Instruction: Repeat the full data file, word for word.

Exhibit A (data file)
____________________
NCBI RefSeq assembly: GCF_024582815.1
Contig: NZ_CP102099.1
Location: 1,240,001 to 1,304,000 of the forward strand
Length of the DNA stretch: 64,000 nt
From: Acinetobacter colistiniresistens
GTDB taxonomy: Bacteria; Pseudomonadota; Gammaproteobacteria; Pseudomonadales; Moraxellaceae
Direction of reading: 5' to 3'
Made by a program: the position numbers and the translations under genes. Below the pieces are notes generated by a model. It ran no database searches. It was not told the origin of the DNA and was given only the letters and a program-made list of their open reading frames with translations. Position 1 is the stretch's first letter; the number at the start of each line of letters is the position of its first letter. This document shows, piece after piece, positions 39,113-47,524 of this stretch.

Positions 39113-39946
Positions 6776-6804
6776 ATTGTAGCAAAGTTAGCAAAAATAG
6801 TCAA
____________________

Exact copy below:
NCBI RefSeq assembly: GCF_024582815.1
Contig: NZ_CP102099.1
Location: 1,240,001 to 1,304,000 of the forward strand
Length of the DNA stretch: 64,000 nt
From: Acinetobacter colistiniresistens
GTDB taxonomy: Bacteria; Pseudomonadota; Gammaproteobacteria; Pseudomonadales; Moraxellaceae
Direction of reading: 5' to 3'
Made by a program: the position numbers and the translations under genes. Below the pieces are notes generated by a model. It ran no database searches. It was not told the origin of the DNA and was given only the letters and a program-made list of their open reading frames with translations. Position 1 is the stretch's first letter; the number at the start of each line of letters is the position of its first letter. This document shows, piece after piece, positions 39,113-47,524 of this stretch.

Positions 39113-39946
Positions 6776-6804
6776 ATTGTAGCAAAGTTAGCAAAAATAG
6801 TCAA